|Publication number||US4586141 A|
|Application number||US 06/536,322|
|Publication date||Apr 29, 1986|
|Filing date||Sep 27, 1983|
|Priority date||Sep 27, 1982|
|Also published as||DE3377177D1, EP0104922A2, EP0104922A3, EP0104922B1|
|Publication number||06536322, 536322, US 4586141 A, US 4586141A, US-A-4586141, US4586141 A, US4586141A|
|Inventors||Hiroshi Yasuda, Haruo Tsuchikawa, Junichi Kai, Koichi Kobayashi|
|Original Assignee||Fujitsu Limited|
|Export Citation||BiBTeX, EndNote, RefMan|
|Patent Citations (11), Referenced by (27), Classifications (23), Legal Events (4)|
|External Links: USPTO, USPTO Assignment, Espacenet|
This invention relates to a system for electron beam exposure where the size of the electron beam is varied in accordance with the accuracy required for each of the patterns to be exposed.
An electron beam is used to expose an extremely fine pattern on the substrate of integrated circuits (IC). Several proposals for electron beam exposure systems have been tried, for example, systems using a Gaussian type beam (an electron beam where the cross-section of the beam current density has a Gaussian distribution), a shaped type beam (a rectangular electron beam) and a variable type beam.
Recently, the process for electron beam exposure has shifted to using an electron beam exposure system having a constant beam current density and a variable beam size or shape. A system of this type can provide a sharper pattern edge and constant irradiation by the beam on all portions of the pattern.
Processing speed, a very important factor in actual manufacturing assembly line use, is determined by the time necessary for the beam to irradiate the entire substrate. In order to reduce the processing time it is possible to increase the beam current density and the beam size, but both are limited by blurring or spreading of the beam which causes pattern edge variations. Thus, it is desirable to use the maximum beam size allowable for the required accuracy. The accuracy requirement of each pattern on a IC die differs for each pattern, so it is desirable to change the beam size from pattern to pattern. In the art, the word "pattern" sometimes refers to a figure formed on a die or chip of an IC or to a component of the figures (generally, rectangles) used to create shapes or figures of the IC circuit. In general, in the electron beam technology art the word "pattern" takes on the latter meaning. In the following disclosure, therefore, pattern is defined as a component used to create the figures, that is, the figures on the IC circuit are divided into rectangular patterns, and each of the patterns is individually exposed by an electron beam. There are large numbers of patterns, including very small patterns that can be exposed by only one shot (usually one pulse or on-off sequence of an electron beam is called a shot) exposure, and large patterns which need a large number of exposures (shots) in a series of steps to expose the entire area of the pattern.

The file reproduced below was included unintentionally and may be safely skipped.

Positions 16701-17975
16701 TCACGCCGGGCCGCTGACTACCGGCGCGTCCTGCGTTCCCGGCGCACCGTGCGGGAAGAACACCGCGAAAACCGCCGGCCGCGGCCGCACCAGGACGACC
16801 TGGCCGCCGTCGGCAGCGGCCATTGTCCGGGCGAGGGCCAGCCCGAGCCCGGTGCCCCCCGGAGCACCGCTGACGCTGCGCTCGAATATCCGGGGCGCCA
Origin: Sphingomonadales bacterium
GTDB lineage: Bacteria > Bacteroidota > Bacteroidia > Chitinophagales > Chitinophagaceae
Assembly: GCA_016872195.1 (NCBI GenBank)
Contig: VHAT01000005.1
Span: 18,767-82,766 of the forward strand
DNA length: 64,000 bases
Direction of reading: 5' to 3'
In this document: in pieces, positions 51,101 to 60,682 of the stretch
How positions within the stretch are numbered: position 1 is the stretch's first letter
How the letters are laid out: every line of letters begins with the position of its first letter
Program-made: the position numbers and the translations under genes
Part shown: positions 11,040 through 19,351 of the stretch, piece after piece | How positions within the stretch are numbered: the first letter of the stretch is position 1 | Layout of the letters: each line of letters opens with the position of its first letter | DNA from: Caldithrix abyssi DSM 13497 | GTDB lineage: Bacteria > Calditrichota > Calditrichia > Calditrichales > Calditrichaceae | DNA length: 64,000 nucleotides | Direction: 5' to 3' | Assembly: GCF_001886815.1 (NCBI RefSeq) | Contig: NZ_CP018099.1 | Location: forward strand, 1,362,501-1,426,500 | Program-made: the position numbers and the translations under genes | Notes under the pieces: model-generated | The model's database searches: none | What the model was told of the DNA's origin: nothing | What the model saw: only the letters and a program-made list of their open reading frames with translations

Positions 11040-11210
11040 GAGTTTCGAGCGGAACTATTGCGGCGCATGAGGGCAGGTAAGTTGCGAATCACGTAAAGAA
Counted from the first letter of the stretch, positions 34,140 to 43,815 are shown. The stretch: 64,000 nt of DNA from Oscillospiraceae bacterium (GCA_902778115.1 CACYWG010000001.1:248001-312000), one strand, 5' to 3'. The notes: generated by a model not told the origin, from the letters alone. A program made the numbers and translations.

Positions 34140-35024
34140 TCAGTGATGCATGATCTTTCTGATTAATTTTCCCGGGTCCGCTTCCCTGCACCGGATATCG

The phrases "step and expose" or "step and shot" refer to a process used to expose a pattern larger than the beam size involving an exposure, shifting the beam by a pitch equal to the beam size and repeating the exposure, etc., until the entire pattern is exposed. The above phrases should be distinguished from the phrase "step and repeat", which is a process of exposing all the patterns on a die, stepping to the next die and exposing the same patterns on the next die, repeating the process on the same slice of IC.